One such example the team hopes to implement is smart precision oyster harvesting. This process would combine advanced technologies to overcome some of the challenges unique to seafloor farming.
“In land agriculture, tractor operators use visual cues such as rows of crops to achieve precise harvesting; however, there are no geo-visual cues available for shellfish farmers. This, coupled with the inaccuracy of naval GPS, leads to disorganized and wasteful dredging paths,” said Tao. “A smart dredging process that incorporates available, modern technologies such as real-time, high-precision GPS, underwater imaging and sonar positioning, and advanced environmental sensing would help—and these are solutions within reach.”
The research team notes the significance of a Maryland-led effort. Oysters have a long and treasured history in the Chesapeake Bay region, and the aquaculture industry is growing rapidly in Maryland. According to the Chesapeake Bay Foundation, the Chesapeake Bay’s oyster aquaculture industry is growing at about 15 percent a year and represents hundreds of farmers.
“Oysters—including those being grown in farms—improve the environment, so the expansion of the industry will also benefit the Chesapeake Bay’s health,” said Matthew Gray, an UMCES assistant professor and collaborator on the grant. “We’re excited to see how technology can improve production while at the same time making that production more ecologically sustainable or even beneficial to the environment.”
Through their long-term involvement and discussions with the oyster aquaculture industry, the UMD Extension team has assessed the stakeholder needs from the nationwide bottom-culture shellfish sector. They will work to formalize this network through the development of an advisory board, which will also serve as a way to schedule field trials for the equipment in hydrographically diverse locations to ensure test results that can be applied across broad areas.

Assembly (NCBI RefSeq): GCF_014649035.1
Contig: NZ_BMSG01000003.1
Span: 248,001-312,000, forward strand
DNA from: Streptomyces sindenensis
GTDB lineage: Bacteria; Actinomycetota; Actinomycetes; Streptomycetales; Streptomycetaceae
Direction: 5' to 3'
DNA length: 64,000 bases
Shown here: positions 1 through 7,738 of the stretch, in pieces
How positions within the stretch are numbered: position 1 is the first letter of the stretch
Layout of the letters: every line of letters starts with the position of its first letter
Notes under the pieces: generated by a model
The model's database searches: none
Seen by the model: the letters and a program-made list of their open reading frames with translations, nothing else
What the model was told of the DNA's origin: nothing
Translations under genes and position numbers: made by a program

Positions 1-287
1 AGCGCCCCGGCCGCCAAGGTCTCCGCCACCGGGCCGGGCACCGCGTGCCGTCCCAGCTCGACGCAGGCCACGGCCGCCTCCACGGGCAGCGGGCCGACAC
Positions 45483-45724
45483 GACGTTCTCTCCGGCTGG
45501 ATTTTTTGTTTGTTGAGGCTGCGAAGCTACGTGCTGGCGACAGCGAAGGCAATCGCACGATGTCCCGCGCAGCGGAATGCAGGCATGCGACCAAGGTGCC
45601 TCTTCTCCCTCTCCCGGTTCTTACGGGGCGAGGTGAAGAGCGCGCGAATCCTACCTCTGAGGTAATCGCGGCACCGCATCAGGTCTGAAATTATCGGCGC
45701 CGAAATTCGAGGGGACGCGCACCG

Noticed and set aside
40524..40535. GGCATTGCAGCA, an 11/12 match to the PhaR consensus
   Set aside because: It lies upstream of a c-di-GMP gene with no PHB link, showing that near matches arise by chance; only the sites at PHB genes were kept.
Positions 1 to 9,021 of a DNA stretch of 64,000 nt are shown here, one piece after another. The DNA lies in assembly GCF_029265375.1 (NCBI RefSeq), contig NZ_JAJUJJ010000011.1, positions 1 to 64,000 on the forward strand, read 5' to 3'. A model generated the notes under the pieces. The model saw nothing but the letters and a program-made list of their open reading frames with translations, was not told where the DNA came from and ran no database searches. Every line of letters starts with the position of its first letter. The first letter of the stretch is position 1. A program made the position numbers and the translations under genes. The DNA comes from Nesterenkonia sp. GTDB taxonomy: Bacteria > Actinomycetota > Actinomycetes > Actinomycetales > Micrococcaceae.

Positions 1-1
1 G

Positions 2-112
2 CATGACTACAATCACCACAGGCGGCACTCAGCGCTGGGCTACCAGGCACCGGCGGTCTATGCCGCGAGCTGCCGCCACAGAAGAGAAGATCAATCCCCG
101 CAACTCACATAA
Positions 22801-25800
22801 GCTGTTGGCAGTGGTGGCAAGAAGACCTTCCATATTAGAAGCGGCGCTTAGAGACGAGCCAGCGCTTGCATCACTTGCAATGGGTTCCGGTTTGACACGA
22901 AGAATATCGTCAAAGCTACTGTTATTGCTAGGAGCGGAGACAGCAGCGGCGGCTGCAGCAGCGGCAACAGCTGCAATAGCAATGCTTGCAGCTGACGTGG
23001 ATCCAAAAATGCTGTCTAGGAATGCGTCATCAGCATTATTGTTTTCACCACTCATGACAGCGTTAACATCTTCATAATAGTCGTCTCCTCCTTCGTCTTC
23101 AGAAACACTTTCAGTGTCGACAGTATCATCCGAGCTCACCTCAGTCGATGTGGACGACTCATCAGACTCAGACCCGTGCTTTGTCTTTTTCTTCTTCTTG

“Shellfish growers need advanced technology, like that now used by land-based farmers, to increase production and expand output to provide quality food for the nation. Bringing robotics, along with other high technology, to shellfish farming will allow them to be more competitive and profitable while working in an environment that is underwater,” said Don Webster of UMD Extension, a collaborator on the grant.
The team’s education partner, UMES, is a historically black and 1890 land-grant institution. Through this partnership, the team plans to prepare undergraduate students, particularly socially and economically disadvantaged and first-generation college students in rural coastal areas, to become a skilled workforce in the American aquaculture industry. Maryland 4-H will serve as an additional education partner by developing and delivering a summer camp and robotics competition.
Professor Miao Yu is a faculty member of the Clark School’s Department of Mechanical Engineering and Institute for Systems Research; this effort is inspired by her earlier initiative on Do Good Robotics, which she put together and pursued as former director of the Maryland Robotics Center. Professor Yang Tao is a faculty member of the Clark School’s Fischell Department of Bioengineering and director of the Bio-Imaging and Machine Vision Lab.
Additional team members are Yiannis Aloimonos (UMD), Nikhil Chopra (UMD), Don Webster (UMD), Matt Parker (UMD), Cathy Liu (UMD), Matthew Gray (UMCES), Yuanwei Jin (UMES), Brian Callam (LSU), Bobbi Hudson (Pacific Shellfish), and Jonathan van Senten (VT).
The A. James Clark School of Engineering at the University of Maryland serves as the catalyst for high-quality research, innovation, and learning, delivering on a promise that all graduates will leave ready to impact the Grand Challenges (energy, environment, security, and human health) of the 21st century. The Clark School is dedicated to leading and transforming the engineering discipline and profession, to accelerating entrepreneurship, and to transforming research and learning activities into new innovations that benefit millions. Visit us online at eng.umd.edu and follow us on Twitter @ClarkSchool.
September 4, 2020
Maryland engineers receive $10M to transform shellfish farming